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Wed, 26 Jun 2002 09:04:07 +0200
In the info file, .substring is documented by:
- Request: .substring str n1 [n2]
Replace the string in register STR with the substring defined by
the indices N1 and N2. The first character in the string has
index one. If N2 is omitted, it is taken to be equal to the
string's length. If the index value N1 or N2 is negative or zero,
it is counted from the end of the string, going backwards: The
last character has index 0, the character before the last
character has index -1, etc.
I remember that .substring was intended to become more compatible to
whatever. It seems that this did not happen so far. It still has the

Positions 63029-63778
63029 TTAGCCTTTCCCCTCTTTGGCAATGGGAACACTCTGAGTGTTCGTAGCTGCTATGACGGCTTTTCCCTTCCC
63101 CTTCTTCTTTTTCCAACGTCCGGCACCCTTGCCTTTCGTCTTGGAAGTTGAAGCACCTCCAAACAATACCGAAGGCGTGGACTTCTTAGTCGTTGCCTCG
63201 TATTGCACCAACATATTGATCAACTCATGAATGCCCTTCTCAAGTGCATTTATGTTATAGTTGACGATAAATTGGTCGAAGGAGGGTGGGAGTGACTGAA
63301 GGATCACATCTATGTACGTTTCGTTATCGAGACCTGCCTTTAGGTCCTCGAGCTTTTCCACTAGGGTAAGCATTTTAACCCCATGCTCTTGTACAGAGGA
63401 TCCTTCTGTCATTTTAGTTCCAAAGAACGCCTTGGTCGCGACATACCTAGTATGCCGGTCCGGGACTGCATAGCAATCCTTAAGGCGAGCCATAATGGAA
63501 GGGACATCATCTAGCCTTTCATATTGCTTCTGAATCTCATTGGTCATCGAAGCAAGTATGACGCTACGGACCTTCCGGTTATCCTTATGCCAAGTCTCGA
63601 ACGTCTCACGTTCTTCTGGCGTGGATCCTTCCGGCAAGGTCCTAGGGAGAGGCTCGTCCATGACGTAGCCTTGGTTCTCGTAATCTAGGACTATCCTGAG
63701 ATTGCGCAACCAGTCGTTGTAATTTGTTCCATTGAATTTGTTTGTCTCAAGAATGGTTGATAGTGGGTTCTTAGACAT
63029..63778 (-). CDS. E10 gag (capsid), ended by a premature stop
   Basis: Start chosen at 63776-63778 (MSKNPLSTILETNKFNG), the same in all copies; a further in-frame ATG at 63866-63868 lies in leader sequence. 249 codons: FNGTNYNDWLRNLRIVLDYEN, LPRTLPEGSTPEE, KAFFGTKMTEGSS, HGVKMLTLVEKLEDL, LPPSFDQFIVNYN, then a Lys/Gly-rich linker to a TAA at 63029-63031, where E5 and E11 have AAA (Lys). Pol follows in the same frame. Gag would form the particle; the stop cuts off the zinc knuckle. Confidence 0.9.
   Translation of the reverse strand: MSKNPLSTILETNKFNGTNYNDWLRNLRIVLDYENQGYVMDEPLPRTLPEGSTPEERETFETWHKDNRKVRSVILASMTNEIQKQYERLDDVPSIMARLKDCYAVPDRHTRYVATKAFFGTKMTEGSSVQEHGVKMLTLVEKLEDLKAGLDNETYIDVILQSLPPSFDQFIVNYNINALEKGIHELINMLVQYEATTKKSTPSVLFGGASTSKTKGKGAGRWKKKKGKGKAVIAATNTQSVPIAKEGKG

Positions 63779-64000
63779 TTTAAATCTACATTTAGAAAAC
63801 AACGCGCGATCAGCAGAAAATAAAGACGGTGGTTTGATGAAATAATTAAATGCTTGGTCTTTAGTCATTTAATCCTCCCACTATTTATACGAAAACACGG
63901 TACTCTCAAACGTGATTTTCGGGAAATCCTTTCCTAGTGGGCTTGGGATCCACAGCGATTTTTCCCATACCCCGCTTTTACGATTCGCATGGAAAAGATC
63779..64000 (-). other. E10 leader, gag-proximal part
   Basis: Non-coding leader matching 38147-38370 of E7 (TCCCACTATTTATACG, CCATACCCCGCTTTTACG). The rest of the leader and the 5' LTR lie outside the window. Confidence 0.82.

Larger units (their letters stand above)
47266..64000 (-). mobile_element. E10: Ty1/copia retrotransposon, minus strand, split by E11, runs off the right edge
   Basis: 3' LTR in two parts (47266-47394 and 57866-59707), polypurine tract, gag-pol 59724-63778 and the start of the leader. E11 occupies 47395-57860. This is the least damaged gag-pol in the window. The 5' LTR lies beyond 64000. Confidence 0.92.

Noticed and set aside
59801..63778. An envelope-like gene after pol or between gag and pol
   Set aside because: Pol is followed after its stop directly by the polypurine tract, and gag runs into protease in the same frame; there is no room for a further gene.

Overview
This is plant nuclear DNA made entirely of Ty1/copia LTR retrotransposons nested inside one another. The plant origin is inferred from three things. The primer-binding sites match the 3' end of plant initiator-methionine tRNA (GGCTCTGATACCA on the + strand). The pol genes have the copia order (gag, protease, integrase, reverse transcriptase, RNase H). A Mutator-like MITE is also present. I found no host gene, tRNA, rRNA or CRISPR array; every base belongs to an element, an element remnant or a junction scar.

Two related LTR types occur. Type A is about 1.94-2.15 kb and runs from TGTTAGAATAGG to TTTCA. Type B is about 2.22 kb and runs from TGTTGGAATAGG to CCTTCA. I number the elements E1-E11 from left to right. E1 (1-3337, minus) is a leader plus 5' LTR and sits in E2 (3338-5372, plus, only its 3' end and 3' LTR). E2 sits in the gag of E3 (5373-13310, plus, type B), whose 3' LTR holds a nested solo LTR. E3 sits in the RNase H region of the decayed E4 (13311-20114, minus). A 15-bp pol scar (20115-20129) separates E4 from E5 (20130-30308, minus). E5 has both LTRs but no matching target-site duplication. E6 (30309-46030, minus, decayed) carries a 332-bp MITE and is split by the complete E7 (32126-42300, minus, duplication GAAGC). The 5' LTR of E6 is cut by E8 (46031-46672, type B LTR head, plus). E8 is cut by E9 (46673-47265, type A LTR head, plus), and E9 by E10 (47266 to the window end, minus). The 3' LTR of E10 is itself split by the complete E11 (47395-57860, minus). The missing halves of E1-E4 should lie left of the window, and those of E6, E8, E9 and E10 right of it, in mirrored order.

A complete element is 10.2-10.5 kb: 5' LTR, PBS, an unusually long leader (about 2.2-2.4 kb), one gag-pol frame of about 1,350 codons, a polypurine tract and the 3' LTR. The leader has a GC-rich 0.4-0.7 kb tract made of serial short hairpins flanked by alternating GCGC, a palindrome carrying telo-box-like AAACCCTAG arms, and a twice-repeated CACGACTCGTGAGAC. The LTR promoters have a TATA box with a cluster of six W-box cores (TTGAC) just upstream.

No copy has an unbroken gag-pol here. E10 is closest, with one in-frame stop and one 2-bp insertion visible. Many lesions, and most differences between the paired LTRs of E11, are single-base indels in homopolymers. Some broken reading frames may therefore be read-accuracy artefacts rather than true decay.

first character as of index 1 and the last one as of index 0. I do
not know about any other language with such a behavior.
C and Python use index 0 and -1 as the first and last index resp.,
and a range is determined by the `before' idiom. This is not comfortable
to everyday thinking, but is quite handy once you got used to it - and
it is the standard for a host of languages.
The documentation of the first argument for .substring sounds a bit
strange to me. When using .substring the name of a string is passed,
not a register. Maybe some register shows up internally, but you cannot
pass some of your registers to this request.
- [Groff] .substring,
Bernd Warken <=